Franklin supervisors approve 2018 budget
12/22/2017 09:09AM ● Published by J. Chambless
Taxes will remain the same in Franklin
Township next year after the Board of Supervisors voted unanimously
at their Dec. 20 meeting to approve the rate. The township's fire
hydrant tax will remain unchanged in 2018. The board also unanimously
approved the final township budget for 2018.
Several zoning issues were addressed, notably the former market at 1762 New London Road. After months of neglect of the abandoned property, the township filed a civil complaint against the owner in District Court. On the day of the court date, the owners cleaned up the property. It is now in compliance. The Planet Aid collection boxes will be removed.
Board chairman John Auerbach commented that people continue to use the recycling area near the township building to dump non-recyclable items such as dishwashers and baby furniture. This costs the township money for proper disposal. Auerbach said he sometimes takes trash that is left at the recycling bins to the dump himself.
Dave Berger, organizer of the Harvest Run race, reported that the inaugural Harvest Run in October had a good turnout, with 220 participants. The Friday night 5K was run on the Geoghegan Trail, which was in great shape, he told the board. The Saturday half-marathon was run on Franklin and London Britain roads, and there were plenty of volunteers to direct traffic. There were no injuries. Berger thanked the Wilkinson family, owners of Fox Chase Farm, with their help and for allowing him to host the event on their property. Berger asked to hold the race again next year, with the beneficiary being the Mason Dixon Greenway in London Britain, and the Peacedale Preserve in Franklin. The dates will be Oct. 12 and 13. Supervisor-elect Nancy Morris participated in the discussion, and the board approved the event for next year.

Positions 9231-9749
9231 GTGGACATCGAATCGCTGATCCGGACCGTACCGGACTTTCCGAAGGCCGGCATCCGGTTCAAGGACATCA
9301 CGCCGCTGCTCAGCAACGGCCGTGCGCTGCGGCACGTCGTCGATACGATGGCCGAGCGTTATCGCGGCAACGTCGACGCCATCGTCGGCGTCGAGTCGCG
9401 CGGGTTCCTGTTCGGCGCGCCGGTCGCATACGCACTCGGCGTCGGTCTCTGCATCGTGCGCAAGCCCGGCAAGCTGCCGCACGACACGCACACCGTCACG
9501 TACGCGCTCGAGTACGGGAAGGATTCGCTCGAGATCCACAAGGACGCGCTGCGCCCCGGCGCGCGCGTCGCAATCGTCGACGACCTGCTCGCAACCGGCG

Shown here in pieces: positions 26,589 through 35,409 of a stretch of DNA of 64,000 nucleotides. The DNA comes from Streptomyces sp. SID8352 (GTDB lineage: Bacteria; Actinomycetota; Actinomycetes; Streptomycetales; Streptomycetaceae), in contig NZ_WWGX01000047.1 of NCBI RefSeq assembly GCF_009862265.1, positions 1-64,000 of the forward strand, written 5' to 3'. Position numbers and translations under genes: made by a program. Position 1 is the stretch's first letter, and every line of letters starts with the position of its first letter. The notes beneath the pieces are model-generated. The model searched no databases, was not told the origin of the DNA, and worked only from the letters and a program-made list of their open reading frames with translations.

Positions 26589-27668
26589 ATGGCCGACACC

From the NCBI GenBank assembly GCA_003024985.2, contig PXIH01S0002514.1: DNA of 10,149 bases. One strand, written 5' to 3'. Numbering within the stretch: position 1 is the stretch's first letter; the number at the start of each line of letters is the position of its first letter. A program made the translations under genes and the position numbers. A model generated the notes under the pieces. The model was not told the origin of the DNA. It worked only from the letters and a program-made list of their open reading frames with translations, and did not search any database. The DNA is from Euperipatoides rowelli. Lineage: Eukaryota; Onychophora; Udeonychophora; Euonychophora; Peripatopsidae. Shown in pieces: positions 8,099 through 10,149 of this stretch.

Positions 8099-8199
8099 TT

The board adopted a resolution to approve the Lexington Point Planning Module, allowing a submission to the DEP for review. Several Lexington Point residents participated in the discussion. Auerbach summarized the history of the planned 38-house subdivision that has only six houses built. Sandi Morgan, the township's sanitary engineer, answered questions about the development, as did the applicant’s engineer, Fred Ebert of Ebert Engineering. Nancy Morris and Bill Briegel from Keystone Custom Homes also participated. Morgan said that approving the Planning Module was an approval of the concept of the wastewater treatment system, and the details of the project will be followed closely as it develops.
Auerbach read a proclamation for supervisor Penelope Schenk, who will be leaving the board in January. He thanked her for her hard work and dedication during her six-year term.
During public comment at the beginnign of the meeting, resident Tracey Travis Lee told the board about unsafe conditions on Gypsy Hill Road. Cars and trucks travel at excessive speeds, she said, and cars and large trucks use Gypsy Hill Road as a cut-through. She asked about installing speed humps and reducing the speed limit on the road, and asked about posting a “No trucks” sign. Auerbach said he would take her comments under consideration, and said that the board will get back to her.
contact Staff Writer John Chambless, email